Baltimore Press

Dancers Can Solicit Sex, Not Drinks

Prostitution is legal in Baltimore strip clubs, but only for the club owners. The hook­ers can still be prosecuted for solicitation, but those reaping the greatest financial rewards cannot, due to a recent ruling by the Attorney General, Joseph Curran.

In January, Judge Richard Rambro had ruled that a grand­father clause in a state law would allow nude dancing at many of Baltimore’s adult clubs. Then, at a recent Liquor Board hearing, lawyer Mitchell M. Gordon successfully argued that Rombro’s decision had also neutralized the city’s ban on prostitution in strip clubs. The Liquor Board’s accepted the argu­ment, as did the Attorney General, who ruled on the issue last week.

Accordingly, the prostitution charges against the strip club Goddess were dismissed at the Liquor Board hearings yesterday. The board did find the club was found guilty of employing an under­aged dancer, and for soliciting drinks. The fines were $500 and $100, respectively.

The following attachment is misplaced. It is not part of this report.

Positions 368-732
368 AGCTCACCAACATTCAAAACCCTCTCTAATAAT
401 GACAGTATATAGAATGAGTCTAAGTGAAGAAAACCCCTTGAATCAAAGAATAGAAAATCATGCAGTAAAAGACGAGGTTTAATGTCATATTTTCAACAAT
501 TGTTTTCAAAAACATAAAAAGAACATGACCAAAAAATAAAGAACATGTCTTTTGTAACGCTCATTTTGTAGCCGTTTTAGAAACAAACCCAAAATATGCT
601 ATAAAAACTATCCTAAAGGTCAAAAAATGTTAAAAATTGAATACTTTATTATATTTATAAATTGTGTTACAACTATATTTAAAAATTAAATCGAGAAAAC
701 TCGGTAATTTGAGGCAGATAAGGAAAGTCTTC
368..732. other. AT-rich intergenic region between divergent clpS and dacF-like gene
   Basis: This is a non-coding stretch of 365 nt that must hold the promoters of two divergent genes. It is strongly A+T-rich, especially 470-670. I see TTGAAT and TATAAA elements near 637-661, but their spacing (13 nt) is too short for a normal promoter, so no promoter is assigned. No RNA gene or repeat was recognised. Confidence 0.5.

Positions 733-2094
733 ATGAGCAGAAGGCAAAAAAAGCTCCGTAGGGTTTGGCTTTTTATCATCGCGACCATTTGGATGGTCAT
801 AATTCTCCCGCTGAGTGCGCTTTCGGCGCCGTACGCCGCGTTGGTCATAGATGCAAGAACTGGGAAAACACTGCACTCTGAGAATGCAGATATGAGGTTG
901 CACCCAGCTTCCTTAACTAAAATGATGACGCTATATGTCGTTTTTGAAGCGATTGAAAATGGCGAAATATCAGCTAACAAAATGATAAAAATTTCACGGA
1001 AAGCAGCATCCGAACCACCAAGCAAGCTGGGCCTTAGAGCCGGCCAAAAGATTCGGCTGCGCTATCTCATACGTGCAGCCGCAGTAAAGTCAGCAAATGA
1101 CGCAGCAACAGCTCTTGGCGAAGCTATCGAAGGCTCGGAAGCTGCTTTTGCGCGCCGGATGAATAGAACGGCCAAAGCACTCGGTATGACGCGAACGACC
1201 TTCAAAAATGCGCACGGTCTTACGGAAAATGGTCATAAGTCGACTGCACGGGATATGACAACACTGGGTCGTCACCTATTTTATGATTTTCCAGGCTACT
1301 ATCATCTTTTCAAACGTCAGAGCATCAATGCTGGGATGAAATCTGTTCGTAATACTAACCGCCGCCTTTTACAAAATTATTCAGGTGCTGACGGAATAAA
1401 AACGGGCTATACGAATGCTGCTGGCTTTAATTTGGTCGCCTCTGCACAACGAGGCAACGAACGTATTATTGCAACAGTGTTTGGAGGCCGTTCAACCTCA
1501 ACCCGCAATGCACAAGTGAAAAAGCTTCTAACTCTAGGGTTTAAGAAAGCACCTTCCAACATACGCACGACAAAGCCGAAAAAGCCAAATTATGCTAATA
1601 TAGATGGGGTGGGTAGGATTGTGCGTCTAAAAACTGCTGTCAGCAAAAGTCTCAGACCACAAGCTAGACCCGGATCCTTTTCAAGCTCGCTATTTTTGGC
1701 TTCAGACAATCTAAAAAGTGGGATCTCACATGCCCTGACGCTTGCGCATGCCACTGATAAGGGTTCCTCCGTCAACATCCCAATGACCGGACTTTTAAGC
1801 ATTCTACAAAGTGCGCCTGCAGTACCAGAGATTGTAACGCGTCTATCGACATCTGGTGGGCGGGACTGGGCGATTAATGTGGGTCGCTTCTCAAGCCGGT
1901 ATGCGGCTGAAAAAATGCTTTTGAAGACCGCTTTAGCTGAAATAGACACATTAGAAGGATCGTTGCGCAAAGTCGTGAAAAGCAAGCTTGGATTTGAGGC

The club has a history of alleged prostitution and narcotic activity. Former co-owner George Stamatis was indicted in 1998 on narcotic traf­ficking, including instances at the club itself. Stamatis allegedly sold over 4 pounds of cocaine to under­cover FBI agents. After the club’s license was seized under drug forfei­ture laws, Stamatis’ share was sold to the 24 year old Foula Popi Kritikos.

Since 1995, when Stamatis and Antonios Nickolaou purchased the club, Goddess has been brought before the Liquor Board on prostitu­tion charges on four occasions.

In the past legislative session, three bill to address the issue were defeated, nor has a city ordinance been drawn up to address the issue.

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